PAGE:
Biskupski withdraws from Salt Lake mayoral race

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Salt Lake City Mayor Jackie Biskupski announced Monday that she will not be seeking re-election. On her Facebook wall, she posted:

Recently my wife Betty and I have been faced with a serious and complex family situation that requires our attention.
As parents, we have and will always put the needs of our children first.
With that as our compass, we have made a decision for our family which will require an all-hands-on-deck approach. As this is a private issue involving our children that is all I want to say on the matter, and I appreciate your respect for our privacy.
For this reason, I have come to the difficult decision to withdraw from the 2019 Salt Lake City mayor’s race.
In making this decision I weighed three things.
My responsibility to my family—something I have fought to legally have for most of my personal and professional life.
My duty to the people of Salt Lake City and to the office I hold.
And, my desire to be a candidate for mayor.
There is no question in my mind, that my commitment to my family and my role as the Mayor of this great City must be my top priorities over being a candidate.
Over the next 9 months, Salt Lake City will undergo tremendous change, as many of the programs and policies we have been fighting for the last three years will be realized and implemented.
New City-sponsored bus service will begin, helping bridge a gap between our east and west-side communities—bringing increased equity and adding a critical component to our effort to help clear our air.
We will be opening the new homeless resource centers this summer, a new service model to help those most in need in our community.
We will be welcoming the world as Salt Lake City hosts the United Nations Civil Society Conference, the largest international gathering Utah has seen since 2002, and the first time it will be hosted on American soil, outside of New York.
We will be launching new housing programs to ensure that Salt Lake City is a welcoming place to live for people of all backgrounds and income levels.
A new agreement between Salt Lake City and the School District regulating how law enforcement engages with students in our schools has just been put into place—helping to further break down the school to prison pipeline.
Major infrastructure projects will begin—the start of a multi-year plan to repair and replace our failing roads and infrastructure.
We will move forward on our 100% clean energy plans, including updating the City’s goal to be completed by 2030.
And, we will ensure that our lawsuit challenging the constitutionality of the State’s takeover of our land use and taxing authority to build the Inland Port, moves through the courts.
When I took office, I asked City staff to begin a journey with me, a journey to Build a City for Everyone.
Together, we have created fundamental shifts that will make our City more accessible and equitable for decades to come.
We have ensured that whomever takes this office next, will stand in a better position to further move our City toward greater resilience, and equal opportunity.
As your mayor, I will spend my remaining time in office, implementing all we have created, as well as launching new initiatives around education and our Justice Courts.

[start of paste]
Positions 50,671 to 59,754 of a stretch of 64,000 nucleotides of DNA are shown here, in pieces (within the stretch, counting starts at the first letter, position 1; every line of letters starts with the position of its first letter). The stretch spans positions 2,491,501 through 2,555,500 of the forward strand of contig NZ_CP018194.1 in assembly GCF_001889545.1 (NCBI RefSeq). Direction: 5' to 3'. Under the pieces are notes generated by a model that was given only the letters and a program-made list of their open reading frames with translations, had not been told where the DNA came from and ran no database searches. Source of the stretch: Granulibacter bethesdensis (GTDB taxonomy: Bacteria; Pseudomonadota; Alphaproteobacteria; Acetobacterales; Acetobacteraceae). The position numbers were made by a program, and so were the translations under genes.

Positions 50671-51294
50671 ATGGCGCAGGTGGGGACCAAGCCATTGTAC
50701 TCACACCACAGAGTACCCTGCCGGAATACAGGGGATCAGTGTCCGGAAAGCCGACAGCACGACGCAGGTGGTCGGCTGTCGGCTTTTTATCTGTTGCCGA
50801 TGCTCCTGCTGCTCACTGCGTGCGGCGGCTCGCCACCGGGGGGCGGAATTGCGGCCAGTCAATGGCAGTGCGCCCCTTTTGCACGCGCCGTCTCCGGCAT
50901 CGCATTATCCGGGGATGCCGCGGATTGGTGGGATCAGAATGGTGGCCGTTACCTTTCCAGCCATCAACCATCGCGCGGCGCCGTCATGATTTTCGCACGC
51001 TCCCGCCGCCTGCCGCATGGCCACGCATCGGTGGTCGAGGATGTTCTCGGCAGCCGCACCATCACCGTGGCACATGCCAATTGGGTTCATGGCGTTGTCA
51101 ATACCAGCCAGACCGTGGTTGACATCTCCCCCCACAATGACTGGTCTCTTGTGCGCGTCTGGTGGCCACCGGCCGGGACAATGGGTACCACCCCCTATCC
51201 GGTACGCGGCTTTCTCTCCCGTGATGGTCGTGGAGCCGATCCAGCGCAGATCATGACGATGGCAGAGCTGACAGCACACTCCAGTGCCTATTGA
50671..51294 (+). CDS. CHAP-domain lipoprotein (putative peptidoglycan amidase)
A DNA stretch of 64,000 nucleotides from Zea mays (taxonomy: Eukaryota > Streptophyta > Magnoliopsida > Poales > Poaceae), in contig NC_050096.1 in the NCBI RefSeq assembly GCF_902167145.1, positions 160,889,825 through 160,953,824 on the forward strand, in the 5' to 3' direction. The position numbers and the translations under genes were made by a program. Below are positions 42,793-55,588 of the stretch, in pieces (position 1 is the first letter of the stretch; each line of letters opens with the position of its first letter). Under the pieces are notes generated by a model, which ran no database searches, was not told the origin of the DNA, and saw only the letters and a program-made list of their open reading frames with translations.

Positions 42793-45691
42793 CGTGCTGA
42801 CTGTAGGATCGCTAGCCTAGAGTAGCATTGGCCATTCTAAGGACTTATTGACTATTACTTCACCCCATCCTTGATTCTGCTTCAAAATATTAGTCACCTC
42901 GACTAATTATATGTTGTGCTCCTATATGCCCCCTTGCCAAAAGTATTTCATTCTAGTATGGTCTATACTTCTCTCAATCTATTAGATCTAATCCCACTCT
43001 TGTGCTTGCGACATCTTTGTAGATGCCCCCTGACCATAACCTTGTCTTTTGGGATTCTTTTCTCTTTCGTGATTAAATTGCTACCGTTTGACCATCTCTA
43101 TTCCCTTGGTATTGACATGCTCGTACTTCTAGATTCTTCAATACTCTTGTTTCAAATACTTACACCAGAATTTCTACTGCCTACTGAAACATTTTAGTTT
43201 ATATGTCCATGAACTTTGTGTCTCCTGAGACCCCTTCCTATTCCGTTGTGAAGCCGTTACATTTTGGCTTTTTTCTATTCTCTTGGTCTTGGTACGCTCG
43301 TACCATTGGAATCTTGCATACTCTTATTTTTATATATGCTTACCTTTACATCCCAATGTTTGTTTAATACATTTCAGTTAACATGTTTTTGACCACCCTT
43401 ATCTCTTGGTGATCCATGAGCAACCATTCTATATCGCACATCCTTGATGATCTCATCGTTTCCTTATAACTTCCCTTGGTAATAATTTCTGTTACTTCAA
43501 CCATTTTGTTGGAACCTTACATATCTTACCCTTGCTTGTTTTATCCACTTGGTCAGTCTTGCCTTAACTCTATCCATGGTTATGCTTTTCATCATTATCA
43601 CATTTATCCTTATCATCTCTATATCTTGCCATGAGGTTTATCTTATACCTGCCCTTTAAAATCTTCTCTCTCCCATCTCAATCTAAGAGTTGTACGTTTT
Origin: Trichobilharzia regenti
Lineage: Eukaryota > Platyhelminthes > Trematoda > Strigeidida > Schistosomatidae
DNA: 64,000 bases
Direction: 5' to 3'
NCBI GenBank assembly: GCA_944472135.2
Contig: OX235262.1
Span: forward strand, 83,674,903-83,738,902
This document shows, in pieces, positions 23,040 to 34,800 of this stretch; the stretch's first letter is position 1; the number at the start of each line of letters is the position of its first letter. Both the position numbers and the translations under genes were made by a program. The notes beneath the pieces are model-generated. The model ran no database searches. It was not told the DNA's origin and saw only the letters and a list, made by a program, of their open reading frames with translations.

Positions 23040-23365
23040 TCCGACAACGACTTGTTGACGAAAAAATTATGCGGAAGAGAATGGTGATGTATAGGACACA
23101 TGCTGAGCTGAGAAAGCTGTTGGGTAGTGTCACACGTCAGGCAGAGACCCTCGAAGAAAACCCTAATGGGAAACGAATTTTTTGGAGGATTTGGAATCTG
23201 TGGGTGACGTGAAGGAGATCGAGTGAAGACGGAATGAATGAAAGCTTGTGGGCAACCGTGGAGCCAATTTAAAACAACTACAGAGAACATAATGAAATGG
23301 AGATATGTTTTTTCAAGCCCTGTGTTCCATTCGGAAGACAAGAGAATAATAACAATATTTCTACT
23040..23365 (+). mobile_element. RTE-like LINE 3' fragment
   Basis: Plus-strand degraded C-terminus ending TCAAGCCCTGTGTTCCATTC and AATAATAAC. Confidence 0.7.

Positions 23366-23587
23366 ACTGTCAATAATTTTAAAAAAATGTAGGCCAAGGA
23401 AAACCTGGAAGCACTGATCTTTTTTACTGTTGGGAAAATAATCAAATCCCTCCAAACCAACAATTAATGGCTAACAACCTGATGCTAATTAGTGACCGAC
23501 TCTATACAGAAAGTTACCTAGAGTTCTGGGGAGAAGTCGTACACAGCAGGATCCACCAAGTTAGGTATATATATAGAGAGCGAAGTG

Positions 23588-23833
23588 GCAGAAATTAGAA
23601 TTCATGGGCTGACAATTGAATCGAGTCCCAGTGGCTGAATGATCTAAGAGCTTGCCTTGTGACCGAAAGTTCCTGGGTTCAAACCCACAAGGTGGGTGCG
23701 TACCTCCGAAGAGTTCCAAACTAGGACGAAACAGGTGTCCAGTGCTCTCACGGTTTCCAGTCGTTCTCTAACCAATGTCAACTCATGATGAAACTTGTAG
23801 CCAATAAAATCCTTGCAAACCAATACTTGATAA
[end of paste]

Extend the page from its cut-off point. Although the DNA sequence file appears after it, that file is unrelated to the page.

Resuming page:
Salt Lake City deserves a candidate for mayor focused on the issues that matter and the policies that will change lives for the better.
I fully intend to be a part of this debate. To challenge those that seek this office, to demonstrate their ability to prioritize the people most in need and to develop policies which will help them achieve their potential.
From housing, air quality, water, infrastructure, climate change, transportation, jobs, and how all people should be welcome here, I want to know where they stand on these issues and the Inland Port.
I want my mayor to be someone we can believe in and who will continue to fight for us.
Salt Lake City is unique and complex and requires thoughtful attention from experts like those we are fortunate to have on this team.
This is not the time for goodbye—rather, to every expert who has helped drive the change we’ve seen over the last three years, I want to say thank you—for the hard work you’ve done and for all we will do together in the next nine months.
I want to acknowledge those who have supported me through good times and tough times—particularly my office staff and cabinet members.
I have always said my greatest accomplishment has been the team I have built. You are extraordinary leaders and the City is fortunate to have you.
Your strength, kindness, and understanding have helped our residents and your drive to do what is right have inspired me to always move forward.
One of the most rewarding parts of my career has been the opportunity to mentor and serve with women. The advice I have often given them is to “give your full self to the things that inspire you.”
My decision today is to live up to this advice and give my full self to my family and this job, both of which I love.

Biskupski was elected as the first openly gay mayor in Salt Lake City in 2015, beating out incumbent mayor Ralph Becker. She will be the only one-term mayor in Salt Lake in four decades. In February, she announced that she was launching a re-election campaign.

A wide field of candidates have filed for the office, including two openly gay men — former Sen. Jim Dabakis and Utah AIDS Foundation executive director Stan Penfold.

Latino businessman David Ibarra; David Garbett, son of Jan Garbett, the president of Women for Decency; freelance journalist Richard Goldberger; and veteran Aaron Johnson have also announced their candidacy.

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